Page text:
So pretty much from as young as I can remember, my family surrounded me with music; my dad bought me a piano when I was only four years old –  which was unheard of in China at that time – and that was my start with my music education.

So, there was not one second of my life where I felt like my family didn't encourage me in that respect.

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Can you describe your song writing process?
I write them vocally and, because I know how to play the piano, I also use Ableton Live and other apps.

You can use midis to create pretty much almost every instrument, and I have a pretty decent rhythmic understanding, so between those things I can pretty much do a composition.

I normally just start with the foundational composition, and then I leave space for other people to put their input in.

So maybe I start with what the basic chords will sound like, maybe a few melodic hooks for the general direction or themes, and then the most important thing, of course, is the vocal line.

Maybe without the lyrics, I 'Bono it,' which is just like I sing gibberish, and then lay over the chords and the melodic structures that I made, and then I just kind of eliminate and add and eliminate and add until something kind of feels right.

I give it to Bo Xuan, because for me a piano chord just has a different feel than a guitar chord, and he adds his inventive elements. I find like those dissonant notes from that, and then I kind of build on top of it. 

So, it's like a really organic process with different people working on it. Normally, I have at least one writing partner, but some tracks I just write completely on my own.

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Do you feel your songwriting style was changed since motherhood?
Yeah, I think your brain changes. There's literally a very powerful change that happens to your brain, and I think prior to having a child I was really, really zoomed in on details so much that I would lose the line of everything just in my life in general and everything else.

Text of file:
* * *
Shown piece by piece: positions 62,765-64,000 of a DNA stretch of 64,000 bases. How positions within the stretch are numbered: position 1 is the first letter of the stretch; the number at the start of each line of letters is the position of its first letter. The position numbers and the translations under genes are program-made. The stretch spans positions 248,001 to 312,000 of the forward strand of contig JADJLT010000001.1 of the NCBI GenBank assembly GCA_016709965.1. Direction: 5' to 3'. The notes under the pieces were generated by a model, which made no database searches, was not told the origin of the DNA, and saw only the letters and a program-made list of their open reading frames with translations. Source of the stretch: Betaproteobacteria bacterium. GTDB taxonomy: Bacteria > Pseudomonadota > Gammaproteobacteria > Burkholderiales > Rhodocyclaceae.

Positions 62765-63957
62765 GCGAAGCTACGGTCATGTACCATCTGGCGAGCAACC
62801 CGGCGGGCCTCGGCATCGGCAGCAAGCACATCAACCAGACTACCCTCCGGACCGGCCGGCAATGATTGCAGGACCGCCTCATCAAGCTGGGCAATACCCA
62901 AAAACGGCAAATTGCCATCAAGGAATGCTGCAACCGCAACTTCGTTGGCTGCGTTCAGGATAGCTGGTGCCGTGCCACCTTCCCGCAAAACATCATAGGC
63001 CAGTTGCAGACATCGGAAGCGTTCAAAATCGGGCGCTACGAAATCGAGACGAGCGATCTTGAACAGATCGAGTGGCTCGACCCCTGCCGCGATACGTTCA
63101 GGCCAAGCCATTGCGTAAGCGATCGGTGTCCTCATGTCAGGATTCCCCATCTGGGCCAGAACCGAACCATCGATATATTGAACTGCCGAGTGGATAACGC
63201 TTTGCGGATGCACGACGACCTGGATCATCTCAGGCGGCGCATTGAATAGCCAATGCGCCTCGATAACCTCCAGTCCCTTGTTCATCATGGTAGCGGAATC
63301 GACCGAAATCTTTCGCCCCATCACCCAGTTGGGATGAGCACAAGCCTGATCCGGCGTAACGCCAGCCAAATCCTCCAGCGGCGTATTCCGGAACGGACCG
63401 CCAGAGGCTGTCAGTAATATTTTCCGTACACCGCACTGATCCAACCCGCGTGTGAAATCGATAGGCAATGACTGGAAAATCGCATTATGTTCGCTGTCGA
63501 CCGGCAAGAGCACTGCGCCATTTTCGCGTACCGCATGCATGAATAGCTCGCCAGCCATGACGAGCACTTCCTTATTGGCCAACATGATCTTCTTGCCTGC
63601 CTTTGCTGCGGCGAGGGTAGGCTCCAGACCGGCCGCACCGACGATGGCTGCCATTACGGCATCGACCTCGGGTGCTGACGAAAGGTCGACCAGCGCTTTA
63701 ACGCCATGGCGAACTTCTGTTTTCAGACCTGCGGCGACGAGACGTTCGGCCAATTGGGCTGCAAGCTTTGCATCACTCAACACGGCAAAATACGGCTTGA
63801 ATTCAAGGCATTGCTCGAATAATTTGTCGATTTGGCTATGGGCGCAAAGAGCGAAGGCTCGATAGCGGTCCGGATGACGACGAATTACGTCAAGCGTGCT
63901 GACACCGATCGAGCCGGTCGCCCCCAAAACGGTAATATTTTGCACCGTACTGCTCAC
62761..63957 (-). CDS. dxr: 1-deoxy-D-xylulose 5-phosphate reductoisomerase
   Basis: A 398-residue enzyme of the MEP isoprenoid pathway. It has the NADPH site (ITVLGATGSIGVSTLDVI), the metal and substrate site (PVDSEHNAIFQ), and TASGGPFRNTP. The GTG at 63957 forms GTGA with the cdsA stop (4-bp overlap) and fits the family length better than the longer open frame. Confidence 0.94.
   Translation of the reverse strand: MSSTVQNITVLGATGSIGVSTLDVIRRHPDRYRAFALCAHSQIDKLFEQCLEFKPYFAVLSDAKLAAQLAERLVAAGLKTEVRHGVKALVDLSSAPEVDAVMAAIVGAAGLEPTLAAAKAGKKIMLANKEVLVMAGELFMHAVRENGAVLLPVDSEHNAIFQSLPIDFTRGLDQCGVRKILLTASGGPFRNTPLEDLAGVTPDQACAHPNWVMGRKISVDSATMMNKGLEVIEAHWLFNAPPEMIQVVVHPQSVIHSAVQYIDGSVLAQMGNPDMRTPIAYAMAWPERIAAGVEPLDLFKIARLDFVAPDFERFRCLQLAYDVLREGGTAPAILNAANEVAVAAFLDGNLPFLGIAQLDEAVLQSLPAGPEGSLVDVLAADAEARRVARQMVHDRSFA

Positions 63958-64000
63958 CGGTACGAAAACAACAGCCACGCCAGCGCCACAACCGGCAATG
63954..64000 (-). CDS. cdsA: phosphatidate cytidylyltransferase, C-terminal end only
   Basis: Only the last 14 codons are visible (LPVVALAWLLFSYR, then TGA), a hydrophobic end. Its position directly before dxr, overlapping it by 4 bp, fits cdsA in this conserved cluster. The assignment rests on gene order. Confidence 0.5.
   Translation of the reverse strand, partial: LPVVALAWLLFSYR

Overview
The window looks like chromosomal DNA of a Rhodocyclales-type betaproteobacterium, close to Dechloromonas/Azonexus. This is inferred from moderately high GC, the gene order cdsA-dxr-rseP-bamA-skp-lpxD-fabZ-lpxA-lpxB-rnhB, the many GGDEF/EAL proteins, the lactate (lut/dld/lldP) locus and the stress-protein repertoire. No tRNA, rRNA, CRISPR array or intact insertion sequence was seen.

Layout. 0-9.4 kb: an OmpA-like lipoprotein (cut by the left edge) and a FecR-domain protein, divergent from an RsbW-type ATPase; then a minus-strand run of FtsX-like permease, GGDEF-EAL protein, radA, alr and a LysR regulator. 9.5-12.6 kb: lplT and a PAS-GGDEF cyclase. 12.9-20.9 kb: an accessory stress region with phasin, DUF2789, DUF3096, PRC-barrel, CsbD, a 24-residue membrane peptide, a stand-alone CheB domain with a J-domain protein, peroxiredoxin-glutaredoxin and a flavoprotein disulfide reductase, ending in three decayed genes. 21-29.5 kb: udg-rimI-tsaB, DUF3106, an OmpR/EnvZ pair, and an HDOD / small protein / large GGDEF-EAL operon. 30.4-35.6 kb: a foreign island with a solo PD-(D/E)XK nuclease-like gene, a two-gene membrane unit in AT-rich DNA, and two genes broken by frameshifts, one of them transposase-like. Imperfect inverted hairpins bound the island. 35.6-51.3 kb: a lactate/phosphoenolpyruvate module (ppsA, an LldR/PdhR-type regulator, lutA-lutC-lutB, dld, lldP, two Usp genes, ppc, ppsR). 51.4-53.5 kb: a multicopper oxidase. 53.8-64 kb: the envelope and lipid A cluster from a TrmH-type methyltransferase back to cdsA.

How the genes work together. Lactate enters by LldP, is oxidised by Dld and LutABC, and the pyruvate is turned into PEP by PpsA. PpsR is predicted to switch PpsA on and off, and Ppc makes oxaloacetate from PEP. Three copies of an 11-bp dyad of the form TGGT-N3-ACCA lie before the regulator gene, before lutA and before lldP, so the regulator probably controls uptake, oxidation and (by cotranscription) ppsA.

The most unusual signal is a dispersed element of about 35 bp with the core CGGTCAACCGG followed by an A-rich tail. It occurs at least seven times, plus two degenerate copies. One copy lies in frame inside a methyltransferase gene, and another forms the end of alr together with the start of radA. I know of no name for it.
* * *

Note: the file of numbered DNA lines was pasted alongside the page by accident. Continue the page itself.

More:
After having a baby, and having to deal with a baby where you're multitasking full time, you also have to keep this darn little thing alive and healthy and growing and hopefully not traumatized.

This entire time you're trying to figure this out, and being a single mom, and also trying to figure out the other elements in your life. Sometimes stupid little things like ‘How do I take out the trash?’ become so complicated.

What I realized going through my songwriting process is that your brain is a muscle, and you can learn to train it, and having a child trains the brain if you allow it to.

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How did being on The Big Band affect your career?
It's a breakout show and it kind of made people who are just moderately well-known into stars. 

I think we were on the third season. So that also affected how much it changed things since people had already gotten two seasons of this and it wasn't as fresh as before.

But we got second place on the show, and it was a bit early for us to go on it because we had just reformed, but at the same time, it's allowing me to pay for my kid's school.

It's allowing me to do this tour with this big technical aspect. We don't have to dread and worry about making money and putting all of this effort and time into the technical side.

It's allowing me to have a pretty decent life in China right now.


We Wear the Mask Tour

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[All photos are courtesy of Nova Heart]